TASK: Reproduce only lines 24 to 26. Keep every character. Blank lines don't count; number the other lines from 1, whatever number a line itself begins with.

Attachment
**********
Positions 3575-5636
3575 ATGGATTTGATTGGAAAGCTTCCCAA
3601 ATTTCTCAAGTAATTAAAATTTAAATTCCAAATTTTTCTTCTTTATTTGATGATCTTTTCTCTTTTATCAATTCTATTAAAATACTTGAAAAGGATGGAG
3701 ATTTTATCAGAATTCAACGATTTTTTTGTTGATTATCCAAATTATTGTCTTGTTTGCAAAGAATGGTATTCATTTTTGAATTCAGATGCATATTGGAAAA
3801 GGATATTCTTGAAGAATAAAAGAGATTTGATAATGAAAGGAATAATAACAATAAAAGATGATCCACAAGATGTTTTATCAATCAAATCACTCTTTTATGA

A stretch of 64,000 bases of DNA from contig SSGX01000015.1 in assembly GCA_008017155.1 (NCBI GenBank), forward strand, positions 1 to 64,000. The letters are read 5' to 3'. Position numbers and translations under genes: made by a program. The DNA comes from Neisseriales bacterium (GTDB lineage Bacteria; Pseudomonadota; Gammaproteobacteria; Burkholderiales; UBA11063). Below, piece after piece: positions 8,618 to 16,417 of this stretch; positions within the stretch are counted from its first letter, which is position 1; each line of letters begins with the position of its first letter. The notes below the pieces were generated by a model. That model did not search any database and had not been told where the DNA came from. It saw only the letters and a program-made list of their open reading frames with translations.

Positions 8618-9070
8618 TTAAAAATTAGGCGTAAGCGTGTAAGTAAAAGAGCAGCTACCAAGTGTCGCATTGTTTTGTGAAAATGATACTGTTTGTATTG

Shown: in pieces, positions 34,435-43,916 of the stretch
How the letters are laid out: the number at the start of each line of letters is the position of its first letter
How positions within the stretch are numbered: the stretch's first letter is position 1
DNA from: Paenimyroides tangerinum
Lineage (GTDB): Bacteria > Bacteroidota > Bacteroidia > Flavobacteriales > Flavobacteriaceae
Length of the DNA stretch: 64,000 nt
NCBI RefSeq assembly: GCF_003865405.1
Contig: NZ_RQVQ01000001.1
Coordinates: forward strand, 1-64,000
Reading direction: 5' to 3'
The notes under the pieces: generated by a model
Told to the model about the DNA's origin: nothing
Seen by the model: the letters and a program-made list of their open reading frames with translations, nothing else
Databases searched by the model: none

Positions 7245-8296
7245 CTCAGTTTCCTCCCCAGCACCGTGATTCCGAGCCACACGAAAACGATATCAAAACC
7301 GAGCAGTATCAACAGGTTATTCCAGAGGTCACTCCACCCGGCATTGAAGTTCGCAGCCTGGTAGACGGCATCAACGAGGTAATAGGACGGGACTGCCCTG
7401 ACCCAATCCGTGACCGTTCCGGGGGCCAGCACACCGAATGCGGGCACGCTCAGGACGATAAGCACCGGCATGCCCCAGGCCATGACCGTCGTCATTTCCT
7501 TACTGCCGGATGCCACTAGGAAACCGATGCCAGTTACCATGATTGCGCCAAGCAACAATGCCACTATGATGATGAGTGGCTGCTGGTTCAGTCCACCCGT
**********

7245 CTCAGTTTCCTCCCCAGCACCGTGATTCCGAGCCACACGAAAACGATATCAAAACC
7301 GAGCAGTATCAACAGGTTATTCCAGAGGTCACTCCACCCGGCATTGAAGTTCGCAGCCTGGTAGACGGCATCAACGAGGTAATAGGACGGGACTGCCCTG
7401 ACCCAATCCGTGACCGTTCCGGGGGCCAGCACACCGAATGCGGGCACGCTCAGGACGATAAGCACCGGCATGCCCCAGGCCATGACCGTCGTCATTTCCT